Don’t worry, Ol’ Dunk hasn’t gone all show-tunes on you. I’m not talking about musicals per se, but films in which a particular song or piece of music plays an integral part in the enjoyment of the film. It might be over the opening or closing credits, or during the movie, but in a modern manner, not people suddenly bursting into song over the dinner table or while ‘riding in the surrey with a fringe on top’ (Oklahoma).
So, no South Pacific, My Fair Lady, Oklahoma, High Society and others that my parents used to bore the living tish out of me as a child by playing their soundtrack albums!
As you might expect, it’ll be a personal, some might say opinionated view, but (sigh) it’s too late to change the habits of a lifetime now!
1. The Girl with the Dragon Tattoo – the Daniel Craig and Rooney Mara version
This movie was, as they say, “a little late to the party” since most people who liked the books had already watched the original Scandinavian version(s) on television, as I had.
What made the movie for me though was Trent Reznor’s stunning version of Led Zeppelin’s ‘Immigrant Song’ playing over the opening credits. This version of such a great song updated the rhythm slightly, and when I first saw the movie at a THX theatre, the bottom end nearly blew me out of my seat.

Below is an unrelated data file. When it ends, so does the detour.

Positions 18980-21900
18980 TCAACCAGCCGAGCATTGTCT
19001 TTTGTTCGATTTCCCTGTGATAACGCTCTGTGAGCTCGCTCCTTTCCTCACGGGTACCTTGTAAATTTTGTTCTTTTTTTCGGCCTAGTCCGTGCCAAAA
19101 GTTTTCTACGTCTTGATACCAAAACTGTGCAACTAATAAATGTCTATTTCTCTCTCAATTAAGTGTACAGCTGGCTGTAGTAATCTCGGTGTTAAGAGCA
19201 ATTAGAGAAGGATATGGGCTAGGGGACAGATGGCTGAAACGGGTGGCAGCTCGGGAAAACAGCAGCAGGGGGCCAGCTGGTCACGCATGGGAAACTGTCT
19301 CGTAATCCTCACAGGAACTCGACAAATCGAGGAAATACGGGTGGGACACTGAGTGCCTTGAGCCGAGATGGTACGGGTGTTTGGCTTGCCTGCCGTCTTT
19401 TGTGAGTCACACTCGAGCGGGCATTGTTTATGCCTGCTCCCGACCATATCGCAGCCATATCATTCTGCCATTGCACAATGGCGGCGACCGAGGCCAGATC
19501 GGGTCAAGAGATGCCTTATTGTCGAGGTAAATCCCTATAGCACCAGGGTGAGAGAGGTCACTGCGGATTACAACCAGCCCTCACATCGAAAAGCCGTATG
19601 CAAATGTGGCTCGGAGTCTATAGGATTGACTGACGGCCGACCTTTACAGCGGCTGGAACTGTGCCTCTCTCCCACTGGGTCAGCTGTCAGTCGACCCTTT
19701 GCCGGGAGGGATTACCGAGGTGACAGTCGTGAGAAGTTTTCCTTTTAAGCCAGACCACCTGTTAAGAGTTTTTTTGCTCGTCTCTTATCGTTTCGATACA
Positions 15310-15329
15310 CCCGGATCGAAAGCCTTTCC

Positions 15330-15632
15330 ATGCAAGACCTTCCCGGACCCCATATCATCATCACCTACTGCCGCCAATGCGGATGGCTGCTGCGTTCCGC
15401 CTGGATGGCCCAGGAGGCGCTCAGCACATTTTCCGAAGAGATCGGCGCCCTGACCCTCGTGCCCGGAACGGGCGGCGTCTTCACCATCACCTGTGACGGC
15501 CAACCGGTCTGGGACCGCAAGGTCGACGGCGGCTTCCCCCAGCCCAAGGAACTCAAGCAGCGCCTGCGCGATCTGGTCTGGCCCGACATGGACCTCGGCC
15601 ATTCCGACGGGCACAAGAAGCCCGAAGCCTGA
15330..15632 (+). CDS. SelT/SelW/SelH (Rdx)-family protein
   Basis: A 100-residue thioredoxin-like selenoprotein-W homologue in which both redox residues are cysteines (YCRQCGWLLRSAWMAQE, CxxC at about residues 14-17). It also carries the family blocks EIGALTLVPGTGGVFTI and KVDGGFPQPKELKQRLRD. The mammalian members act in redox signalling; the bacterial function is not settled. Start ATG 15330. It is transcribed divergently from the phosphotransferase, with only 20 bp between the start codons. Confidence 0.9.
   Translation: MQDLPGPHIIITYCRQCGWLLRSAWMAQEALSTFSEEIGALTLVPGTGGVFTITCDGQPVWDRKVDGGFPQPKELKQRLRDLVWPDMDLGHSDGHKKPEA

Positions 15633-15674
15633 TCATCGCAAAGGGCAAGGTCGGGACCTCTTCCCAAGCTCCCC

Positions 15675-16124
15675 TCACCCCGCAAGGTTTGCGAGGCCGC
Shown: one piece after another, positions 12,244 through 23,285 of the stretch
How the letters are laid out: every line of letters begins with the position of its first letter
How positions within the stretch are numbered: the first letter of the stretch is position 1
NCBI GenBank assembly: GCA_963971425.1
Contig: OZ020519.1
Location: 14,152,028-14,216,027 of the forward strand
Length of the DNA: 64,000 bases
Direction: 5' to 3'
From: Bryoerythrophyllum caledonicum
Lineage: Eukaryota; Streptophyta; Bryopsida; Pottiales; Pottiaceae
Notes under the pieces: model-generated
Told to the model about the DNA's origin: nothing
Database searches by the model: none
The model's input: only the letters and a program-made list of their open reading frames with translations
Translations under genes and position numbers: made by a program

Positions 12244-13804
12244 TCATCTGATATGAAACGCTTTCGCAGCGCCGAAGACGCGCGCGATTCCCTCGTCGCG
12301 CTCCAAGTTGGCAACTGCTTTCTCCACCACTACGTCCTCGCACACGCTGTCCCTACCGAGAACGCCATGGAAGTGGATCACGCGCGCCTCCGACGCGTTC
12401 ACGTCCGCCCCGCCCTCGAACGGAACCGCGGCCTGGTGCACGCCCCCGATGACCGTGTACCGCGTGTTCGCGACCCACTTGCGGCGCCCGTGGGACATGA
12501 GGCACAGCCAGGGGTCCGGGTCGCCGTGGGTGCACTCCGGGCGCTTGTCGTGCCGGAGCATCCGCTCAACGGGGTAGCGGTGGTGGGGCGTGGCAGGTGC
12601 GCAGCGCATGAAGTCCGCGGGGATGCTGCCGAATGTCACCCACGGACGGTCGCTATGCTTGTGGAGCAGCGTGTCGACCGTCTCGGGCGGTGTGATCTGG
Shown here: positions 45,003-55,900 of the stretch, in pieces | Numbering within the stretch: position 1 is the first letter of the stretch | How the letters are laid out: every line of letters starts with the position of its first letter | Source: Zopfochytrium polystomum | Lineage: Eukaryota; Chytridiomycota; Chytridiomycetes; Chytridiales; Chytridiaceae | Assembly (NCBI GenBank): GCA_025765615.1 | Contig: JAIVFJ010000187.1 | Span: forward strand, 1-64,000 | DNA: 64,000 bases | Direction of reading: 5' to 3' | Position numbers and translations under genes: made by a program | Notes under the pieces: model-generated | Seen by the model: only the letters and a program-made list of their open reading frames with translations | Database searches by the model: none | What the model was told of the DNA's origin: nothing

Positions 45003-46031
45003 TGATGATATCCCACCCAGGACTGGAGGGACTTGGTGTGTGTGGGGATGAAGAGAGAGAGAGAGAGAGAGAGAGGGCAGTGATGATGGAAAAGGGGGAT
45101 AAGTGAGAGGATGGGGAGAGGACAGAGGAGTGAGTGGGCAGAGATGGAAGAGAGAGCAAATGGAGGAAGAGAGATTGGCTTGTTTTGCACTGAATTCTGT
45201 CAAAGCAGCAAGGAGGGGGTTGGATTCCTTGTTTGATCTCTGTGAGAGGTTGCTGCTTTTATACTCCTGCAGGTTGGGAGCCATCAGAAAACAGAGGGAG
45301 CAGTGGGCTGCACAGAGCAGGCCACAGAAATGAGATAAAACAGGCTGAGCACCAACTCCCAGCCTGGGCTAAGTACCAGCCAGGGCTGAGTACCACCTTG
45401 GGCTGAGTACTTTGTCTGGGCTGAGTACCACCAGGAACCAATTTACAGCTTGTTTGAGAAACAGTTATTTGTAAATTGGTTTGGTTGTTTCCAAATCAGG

A fantastic, overpowering sound that got everybody’s immediate attention in the theatre. The Zep were well aware of the impact of this song, and used it as an opening number when they toured Australia in 1972 (and on many concerts worldwide, judging by the large number of bootlegs).
Luckily, I managed to record the Melbourne concert for posterity on my Philips cassette recorder so I can wallow in nostalgia whenever I feel like it!
2. Theme from Deliverance
Quite possibly the only instance of a banjo/guitar duet making it onto the charts… ever! “Dunga dung dung dung dung dung dung dung (to the tune of the plucked notes of a G major chord on a guitar).”
So popular that ‘Dungers’ became Aussie slang for hillbillies, thanks to Paul Hogan, I think. And also caused someone in every family on a trip to country areas to exclaim, “Is that banjos I hear?” and start humming the first few notes. Or maybe “Squeal like a pig, boy!” Hmmm. Depends on the family, I suppose.
3. Shaft – Isaac Hayes
Who can hear the distinctive “Wucka wucka wow wow chicka chucka” sound of an electric guitar and a WahWah pedal without saying in a deep voice “Shaft – can ya dig it?” Not me, that’s for sure!